Stigma as a Devalued Master Status: Living with a Spoiled Identity for a Day
The sociologist Harold Garfinkel notes that there is a ritualized, taken-for-granted quality to much of our
everyday social life. The rules that govern much of our interaction and conduct are informal and almost
invisible. Each of us has internalized an understanding of what is expected of us as well as others. We
become accustomed to the rule-bound, structured give-and-take of social interaction. The nature and
force of this mundane normative order, as well as the exercise of social control, however, can become
apparent when norms, in this case appearance norms, are perceived to be breached or violated.
In this assignment, you can observe and experience a kind of deviance firsthand and the responses it
provokes, both within yourself and in others with whom you encounter and interact. You are going to
experiment with breaching norms by displaying something that can disrupt our mundane encounters.
You are also going to experience a kind of stigma and feel the effects of labeling.
As Erving Goffman defines it, stigma is a mark of disgrace, an attribute that is deeply discrediting,
designating a person as blemished, bad, and immoral. For Goffman, stigma is more than a trait of
particular individuals, but, rather it was part of the relationship between so-called normals and those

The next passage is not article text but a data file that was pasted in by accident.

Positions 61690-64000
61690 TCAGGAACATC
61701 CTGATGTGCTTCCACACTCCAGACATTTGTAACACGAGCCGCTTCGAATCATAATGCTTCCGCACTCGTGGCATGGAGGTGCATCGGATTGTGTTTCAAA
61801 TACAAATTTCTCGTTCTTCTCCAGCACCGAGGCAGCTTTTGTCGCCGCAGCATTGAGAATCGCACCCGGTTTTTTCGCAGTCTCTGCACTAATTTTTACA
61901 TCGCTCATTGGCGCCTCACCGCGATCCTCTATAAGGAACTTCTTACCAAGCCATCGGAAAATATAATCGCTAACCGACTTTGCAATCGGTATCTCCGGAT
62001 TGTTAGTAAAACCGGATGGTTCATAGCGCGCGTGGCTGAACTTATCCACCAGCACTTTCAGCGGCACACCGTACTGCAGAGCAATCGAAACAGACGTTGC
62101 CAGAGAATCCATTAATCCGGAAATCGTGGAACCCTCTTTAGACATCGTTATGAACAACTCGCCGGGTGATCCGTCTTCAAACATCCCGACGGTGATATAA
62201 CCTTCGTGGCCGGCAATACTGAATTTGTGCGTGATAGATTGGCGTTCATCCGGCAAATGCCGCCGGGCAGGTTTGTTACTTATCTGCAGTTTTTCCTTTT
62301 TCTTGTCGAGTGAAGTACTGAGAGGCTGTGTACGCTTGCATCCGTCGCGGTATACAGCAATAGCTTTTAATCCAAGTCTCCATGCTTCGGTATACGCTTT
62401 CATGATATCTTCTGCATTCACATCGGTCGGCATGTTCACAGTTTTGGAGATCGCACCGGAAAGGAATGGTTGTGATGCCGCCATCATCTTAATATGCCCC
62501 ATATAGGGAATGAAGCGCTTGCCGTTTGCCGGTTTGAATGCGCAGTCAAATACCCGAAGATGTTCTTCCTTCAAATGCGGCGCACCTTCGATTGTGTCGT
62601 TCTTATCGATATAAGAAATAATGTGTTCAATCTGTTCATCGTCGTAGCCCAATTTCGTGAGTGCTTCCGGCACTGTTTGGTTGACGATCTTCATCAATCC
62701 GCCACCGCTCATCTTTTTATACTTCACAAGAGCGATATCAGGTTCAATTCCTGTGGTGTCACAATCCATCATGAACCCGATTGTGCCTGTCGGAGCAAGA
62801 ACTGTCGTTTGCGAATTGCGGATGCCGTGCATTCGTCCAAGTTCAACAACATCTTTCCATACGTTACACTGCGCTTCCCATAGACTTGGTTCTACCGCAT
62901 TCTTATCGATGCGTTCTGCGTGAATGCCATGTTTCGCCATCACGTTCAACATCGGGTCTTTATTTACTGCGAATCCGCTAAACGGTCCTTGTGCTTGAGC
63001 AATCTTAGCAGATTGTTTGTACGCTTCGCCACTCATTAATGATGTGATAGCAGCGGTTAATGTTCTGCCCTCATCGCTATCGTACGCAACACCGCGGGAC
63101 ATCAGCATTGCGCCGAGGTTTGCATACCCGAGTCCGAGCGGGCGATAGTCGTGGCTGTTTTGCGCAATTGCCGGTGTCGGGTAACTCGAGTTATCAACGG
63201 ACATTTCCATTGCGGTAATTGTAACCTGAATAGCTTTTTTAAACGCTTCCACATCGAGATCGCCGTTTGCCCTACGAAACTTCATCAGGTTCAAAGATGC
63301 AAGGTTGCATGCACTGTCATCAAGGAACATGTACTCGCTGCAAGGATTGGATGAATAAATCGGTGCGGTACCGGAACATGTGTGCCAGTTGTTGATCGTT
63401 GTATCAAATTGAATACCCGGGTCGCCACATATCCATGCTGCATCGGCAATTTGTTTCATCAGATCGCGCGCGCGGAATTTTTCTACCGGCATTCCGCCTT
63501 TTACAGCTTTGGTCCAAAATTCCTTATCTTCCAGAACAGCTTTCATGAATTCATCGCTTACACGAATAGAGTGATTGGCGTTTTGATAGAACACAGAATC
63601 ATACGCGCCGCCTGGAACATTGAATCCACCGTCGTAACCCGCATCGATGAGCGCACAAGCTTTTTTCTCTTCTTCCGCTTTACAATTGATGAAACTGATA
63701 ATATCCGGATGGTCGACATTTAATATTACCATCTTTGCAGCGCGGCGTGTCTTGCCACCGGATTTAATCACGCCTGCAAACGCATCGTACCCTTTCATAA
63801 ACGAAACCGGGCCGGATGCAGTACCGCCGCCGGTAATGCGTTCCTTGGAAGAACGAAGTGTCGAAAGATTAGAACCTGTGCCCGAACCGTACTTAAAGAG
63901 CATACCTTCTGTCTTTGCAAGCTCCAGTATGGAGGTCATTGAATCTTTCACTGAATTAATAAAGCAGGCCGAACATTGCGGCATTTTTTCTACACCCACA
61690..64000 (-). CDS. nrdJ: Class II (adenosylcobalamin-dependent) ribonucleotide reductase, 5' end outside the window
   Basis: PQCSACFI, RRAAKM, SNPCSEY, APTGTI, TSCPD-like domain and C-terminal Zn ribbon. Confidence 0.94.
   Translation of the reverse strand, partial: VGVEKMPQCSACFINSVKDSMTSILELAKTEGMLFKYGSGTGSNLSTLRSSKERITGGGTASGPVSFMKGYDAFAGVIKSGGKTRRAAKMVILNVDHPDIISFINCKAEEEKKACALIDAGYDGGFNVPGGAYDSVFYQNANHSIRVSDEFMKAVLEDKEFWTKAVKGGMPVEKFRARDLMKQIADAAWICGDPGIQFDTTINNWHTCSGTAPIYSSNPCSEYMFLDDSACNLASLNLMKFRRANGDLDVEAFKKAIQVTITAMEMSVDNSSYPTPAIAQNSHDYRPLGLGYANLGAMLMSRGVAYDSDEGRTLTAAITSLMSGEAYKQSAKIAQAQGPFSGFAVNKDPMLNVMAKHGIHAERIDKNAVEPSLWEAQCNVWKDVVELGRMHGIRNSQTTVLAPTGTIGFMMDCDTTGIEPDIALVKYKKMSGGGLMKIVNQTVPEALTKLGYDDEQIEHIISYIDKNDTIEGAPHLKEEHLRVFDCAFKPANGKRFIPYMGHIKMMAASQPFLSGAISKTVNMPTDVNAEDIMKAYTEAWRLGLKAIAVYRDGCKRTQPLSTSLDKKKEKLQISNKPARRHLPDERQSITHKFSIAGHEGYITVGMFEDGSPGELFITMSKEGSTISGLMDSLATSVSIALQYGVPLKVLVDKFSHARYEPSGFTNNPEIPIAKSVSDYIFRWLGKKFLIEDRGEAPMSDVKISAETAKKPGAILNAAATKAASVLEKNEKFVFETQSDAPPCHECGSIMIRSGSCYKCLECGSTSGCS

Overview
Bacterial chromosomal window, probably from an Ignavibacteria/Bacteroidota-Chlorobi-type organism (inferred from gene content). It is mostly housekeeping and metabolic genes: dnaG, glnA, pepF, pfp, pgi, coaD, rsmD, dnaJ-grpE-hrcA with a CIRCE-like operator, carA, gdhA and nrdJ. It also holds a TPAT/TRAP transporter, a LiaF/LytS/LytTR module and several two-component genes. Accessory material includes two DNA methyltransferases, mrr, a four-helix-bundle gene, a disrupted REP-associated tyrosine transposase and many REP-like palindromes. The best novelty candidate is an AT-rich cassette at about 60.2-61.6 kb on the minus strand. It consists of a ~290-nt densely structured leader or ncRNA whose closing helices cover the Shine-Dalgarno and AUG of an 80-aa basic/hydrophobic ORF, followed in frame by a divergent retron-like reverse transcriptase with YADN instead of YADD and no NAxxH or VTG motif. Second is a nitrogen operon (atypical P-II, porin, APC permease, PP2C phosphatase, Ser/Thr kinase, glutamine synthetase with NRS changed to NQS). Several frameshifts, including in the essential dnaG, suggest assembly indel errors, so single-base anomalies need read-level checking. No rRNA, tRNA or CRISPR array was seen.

stigmatized. Knowing what is stigmatized tells us also what is valued, acceptable, desirable or how
people conform to social expectations. Stigma is an example of social control and measure of what
others around us expect or actually demand.
Place the band-aids distributed in class on some part of your face that is readily visible to others.
Visibility, especially social visibility, is important since youre eliciting others responses. These band-aids
are distinctive in their bright colors so theyre sure to catch people’s attention. Spend a day or two away
from campus wearing the band-aid, especially where you are out and about and when you can expect to
encounter family, friends or acquaintances, and strangers in public. Take note of how others respond to
your visual display of deviance. A mark on the face, especially one so clearly visible will draw looks and
questions from others. What account do you provide when questioned? Do you use the same
explanation or vary your answers? Take this experiment seriously. Say nothing about the band-aid
unless asked. Do not resort to the explanation: Im doing an experiment for school.
In your write-up, consider how others responded to you and how you dealt with the others reactions.
How did it feel being visibly marked by others and labeled? Were others labeling you as rebellious,
incompetent, weird, injured, and so forth? If you found displaying the band-aid uncomfortable, what
must it be like for others who are physically or visually different?